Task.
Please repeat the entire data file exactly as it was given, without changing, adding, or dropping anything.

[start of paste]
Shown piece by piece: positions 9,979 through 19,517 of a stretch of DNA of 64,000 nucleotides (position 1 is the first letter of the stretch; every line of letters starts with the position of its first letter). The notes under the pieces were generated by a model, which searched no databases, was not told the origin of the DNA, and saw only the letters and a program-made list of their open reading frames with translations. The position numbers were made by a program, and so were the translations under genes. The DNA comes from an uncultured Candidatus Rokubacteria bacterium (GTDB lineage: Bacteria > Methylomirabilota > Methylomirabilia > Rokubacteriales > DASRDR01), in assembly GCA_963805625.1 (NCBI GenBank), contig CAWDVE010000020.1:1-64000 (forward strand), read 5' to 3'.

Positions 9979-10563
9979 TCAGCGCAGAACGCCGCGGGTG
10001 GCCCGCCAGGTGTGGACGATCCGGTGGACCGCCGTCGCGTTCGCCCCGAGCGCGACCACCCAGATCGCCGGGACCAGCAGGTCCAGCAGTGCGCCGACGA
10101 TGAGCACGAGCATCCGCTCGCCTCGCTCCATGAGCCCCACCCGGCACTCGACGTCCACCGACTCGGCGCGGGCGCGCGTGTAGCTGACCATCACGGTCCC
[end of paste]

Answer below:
Shown piece by piece: positions 9,979 through 19,517 of a stretch of DNA of 64,000 nucleotides (position 1 is the first letter of the stretch; every line of letters starts with the position of its first letter). The notes under the pieces were generated by a model, which searched no databases, was not told the origin of the DNA, and saw only the letters and a program-made list of their open reading frames with translations. The position numbers were made by a program, and so were the translations under genes. The DNA comes from an uncultured Candidatus Rokubacteria bacterium (GTDB lineage: Bacteria > Methylomirabilota > Methylomirabilia > Rokubacteriales > DASRDR01), in assembly GCA_963805625.1 (NCBI GenBank), contig CAWDVE010000020.1:1-64000 (forward strand), read 5' to 3'.

Positions 9979-10563
9979 TCAGCGCAGAACGCCGCGGGTG
10001 GCCCGCCAGGTGTGGACGATCCGGTGGACCGCCGTCGCGTTCGCCCCGAGCGCGACCACCCAGATCGCCGGGACCAGCAGGTCCAGCAGTGCGCCGACGA
10101 TGAGCACGAGCATCCGCTCGCCTCGCTCCATGAGCCCCACCCGGCACTCGACGTCCACCGACTCGGCGCGGGCGCGCGTGTAGCTGACCATCACGGTCCC